These cars took their occupants to many a (bumpy) victory on circuit and stage. And, unsurprisingly, the humble Triumph is still a popular choice for today’s club racers
By Richard Heseltine
Somehow plans for a competition programme seemed so unlikely, as though it was exceeding the marque’s status in life. How could Triumph – or rather post-war Standard-Triumph – even contemplate going racing when it earned its profits building such exotica as the Standard Vanguard? And the, shudder, Triumph Mayflower. Oh, and not forgetting Ferguson tractors. Pedigree? What pedigree?
Without the TR2 it likely would never have happened although much of the credit for its success trackside and on rally stages was down to former BRM man Ken Richardson. On being asked to drive the prototype sports car (variously codenamed 20TS and TR1) in 1952, he reputedly labelled it a ‘death trap’ and was accordingly invited to join Triumph and discipline its problem child. And, having done so, our never knowingly under-publicised hero then drove a development car to 124.889mph on the Jabbeke motorway in Belgium. The newly re-minted TR2 went on sale late in ’53 and that decade became every bit as ubiquitous in rallying as the Ford Escort did in the ’70s. And that’s before you factor in Le Mans bids. The ‘Richardson era’ was rarely dull.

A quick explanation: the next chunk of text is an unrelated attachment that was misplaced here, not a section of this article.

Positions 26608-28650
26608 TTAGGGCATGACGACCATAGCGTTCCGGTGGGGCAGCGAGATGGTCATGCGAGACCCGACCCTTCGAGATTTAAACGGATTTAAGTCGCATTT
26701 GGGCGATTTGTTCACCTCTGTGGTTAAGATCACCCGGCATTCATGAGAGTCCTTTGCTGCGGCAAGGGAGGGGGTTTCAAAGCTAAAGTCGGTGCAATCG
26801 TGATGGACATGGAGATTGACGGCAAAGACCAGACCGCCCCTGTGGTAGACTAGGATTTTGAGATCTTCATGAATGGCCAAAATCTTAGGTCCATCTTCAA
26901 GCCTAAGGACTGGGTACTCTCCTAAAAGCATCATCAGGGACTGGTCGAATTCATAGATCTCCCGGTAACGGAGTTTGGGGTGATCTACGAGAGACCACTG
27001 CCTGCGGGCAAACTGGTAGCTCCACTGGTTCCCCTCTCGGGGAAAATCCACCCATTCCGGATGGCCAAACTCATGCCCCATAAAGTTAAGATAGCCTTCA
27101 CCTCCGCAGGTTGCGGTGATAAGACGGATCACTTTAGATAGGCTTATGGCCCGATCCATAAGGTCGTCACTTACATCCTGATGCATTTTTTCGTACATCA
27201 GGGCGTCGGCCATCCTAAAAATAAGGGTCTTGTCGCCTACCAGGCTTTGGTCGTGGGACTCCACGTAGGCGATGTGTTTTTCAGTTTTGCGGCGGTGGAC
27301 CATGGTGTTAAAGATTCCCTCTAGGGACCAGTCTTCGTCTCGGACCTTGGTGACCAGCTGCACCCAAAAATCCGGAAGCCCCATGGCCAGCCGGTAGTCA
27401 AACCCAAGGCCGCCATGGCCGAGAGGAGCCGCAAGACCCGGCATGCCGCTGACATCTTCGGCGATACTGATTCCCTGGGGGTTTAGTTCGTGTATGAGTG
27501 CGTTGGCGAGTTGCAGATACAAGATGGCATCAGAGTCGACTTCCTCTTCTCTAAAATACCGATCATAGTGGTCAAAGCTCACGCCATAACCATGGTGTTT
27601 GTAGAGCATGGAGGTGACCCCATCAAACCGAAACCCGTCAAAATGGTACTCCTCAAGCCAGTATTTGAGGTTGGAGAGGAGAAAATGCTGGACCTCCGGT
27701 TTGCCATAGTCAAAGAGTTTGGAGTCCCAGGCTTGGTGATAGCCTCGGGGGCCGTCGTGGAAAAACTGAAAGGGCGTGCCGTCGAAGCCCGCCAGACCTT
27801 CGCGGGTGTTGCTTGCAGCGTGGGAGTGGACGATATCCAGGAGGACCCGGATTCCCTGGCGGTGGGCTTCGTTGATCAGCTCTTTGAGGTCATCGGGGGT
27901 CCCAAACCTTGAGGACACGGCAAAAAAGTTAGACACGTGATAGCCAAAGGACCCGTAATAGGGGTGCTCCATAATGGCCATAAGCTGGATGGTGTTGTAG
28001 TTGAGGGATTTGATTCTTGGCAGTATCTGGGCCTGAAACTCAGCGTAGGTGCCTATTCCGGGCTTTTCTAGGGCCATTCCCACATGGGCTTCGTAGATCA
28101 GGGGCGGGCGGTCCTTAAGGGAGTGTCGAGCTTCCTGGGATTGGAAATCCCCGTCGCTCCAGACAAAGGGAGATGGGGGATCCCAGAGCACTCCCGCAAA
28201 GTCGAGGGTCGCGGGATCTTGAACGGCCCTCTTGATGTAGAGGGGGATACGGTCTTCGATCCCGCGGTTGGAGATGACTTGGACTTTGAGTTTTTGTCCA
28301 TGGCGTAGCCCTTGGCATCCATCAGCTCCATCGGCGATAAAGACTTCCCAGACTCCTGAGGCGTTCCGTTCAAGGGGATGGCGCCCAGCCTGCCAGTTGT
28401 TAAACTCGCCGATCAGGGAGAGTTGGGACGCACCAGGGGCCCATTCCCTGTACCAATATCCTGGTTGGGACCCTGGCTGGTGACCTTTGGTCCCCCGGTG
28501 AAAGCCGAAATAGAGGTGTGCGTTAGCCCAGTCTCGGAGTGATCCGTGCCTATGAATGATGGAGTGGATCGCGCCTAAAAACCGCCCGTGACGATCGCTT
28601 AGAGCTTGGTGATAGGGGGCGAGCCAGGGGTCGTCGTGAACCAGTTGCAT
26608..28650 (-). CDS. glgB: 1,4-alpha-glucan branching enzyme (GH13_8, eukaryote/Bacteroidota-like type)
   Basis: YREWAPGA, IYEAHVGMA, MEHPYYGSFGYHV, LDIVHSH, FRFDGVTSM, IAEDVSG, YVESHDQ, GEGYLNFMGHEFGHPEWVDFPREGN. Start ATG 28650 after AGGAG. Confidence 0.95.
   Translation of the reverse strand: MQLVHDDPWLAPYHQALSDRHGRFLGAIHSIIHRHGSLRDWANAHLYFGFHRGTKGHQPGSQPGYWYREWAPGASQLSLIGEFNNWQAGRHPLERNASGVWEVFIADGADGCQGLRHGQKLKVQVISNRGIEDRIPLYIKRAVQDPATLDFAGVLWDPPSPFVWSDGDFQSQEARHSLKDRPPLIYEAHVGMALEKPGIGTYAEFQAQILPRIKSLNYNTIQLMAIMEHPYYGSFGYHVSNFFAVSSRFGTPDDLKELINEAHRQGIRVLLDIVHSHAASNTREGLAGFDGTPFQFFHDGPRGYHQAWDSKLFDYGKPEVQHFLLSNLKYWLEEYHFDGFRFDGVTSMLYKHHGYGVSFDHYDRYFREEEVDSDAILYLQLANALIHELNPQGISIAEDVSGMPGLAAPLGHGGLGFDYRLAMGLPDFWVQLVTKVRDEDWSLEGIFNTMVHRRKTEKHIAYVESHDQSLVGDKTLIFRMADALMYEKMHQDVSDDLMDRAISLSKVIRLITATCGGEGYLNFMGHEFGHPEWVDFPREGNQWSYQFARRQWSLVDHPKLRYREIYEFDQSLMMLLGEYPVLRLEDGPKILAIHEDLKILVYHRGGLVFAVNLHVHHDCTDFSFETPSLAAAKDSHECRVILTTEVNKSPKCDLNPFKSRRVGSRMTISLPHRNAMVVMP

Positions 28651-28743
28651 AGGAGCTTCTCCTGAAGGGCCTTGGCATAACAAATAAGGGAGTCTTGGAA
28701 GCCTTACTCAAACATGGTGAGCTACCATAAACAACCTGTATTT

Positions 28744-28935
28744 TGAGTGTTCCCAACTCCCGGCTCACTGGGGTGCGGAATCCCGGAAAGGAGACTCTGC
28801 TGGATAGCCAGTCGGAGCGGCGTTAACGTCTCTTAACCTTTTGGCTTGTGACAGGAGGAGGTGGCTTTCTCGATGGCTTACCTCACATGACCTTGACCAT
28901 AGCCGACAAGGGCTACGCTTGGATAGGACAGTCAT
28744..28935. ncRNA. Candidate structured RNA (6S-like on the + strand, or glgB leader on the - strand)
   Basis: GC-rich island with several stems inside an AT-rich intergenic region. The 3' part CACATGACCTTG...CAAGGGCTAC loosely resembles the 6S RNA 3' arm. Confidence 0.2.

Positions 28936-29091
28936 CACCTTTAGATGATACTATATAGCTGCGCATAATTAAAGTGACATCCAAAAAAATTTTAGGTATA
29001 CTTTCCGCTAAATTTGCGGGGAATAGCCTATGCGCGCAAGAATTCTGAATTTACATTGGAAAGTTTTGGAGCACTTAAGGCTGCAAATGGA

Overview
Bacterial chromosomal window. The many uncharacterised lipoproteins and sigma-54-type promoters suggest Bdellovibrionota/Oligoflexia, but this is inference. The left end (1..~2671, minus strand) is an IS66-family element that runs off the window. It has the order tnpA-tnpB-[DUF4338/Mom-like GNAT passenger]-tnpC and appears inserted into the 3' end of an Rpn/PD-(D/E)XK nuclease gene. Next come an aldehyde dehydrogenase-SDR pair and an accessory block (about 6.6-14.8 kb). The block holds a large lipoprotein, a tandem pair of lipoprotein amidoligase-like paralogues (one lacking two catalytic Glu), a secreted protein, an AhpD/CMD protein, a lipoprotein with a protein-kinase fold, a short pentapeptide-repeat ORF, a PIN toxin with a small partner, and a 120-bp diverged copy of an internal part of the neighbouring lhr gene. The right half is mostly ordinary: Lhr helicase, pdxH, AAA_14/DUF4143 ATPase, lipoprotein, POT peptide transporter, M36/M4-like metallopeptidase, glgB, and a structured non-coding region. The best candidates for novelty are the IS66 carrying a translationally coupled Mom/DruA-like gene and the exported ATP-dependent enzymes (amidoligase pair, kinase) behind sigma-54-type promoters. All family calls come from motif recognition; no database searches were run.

Speaking to Motor in 1973, he said: “The first competition appearance of the TR2 was on the 1954 RAC Rally in March, in which Johnny Wallwork [and John Cooper] won outright and Mary Walker took the ladies’ prize. This success made everyone at the works very competition-minded and they decided to start a competitions department – much to my horror, for I’d had 18 years in motoring sport and really wanted to get out of it.”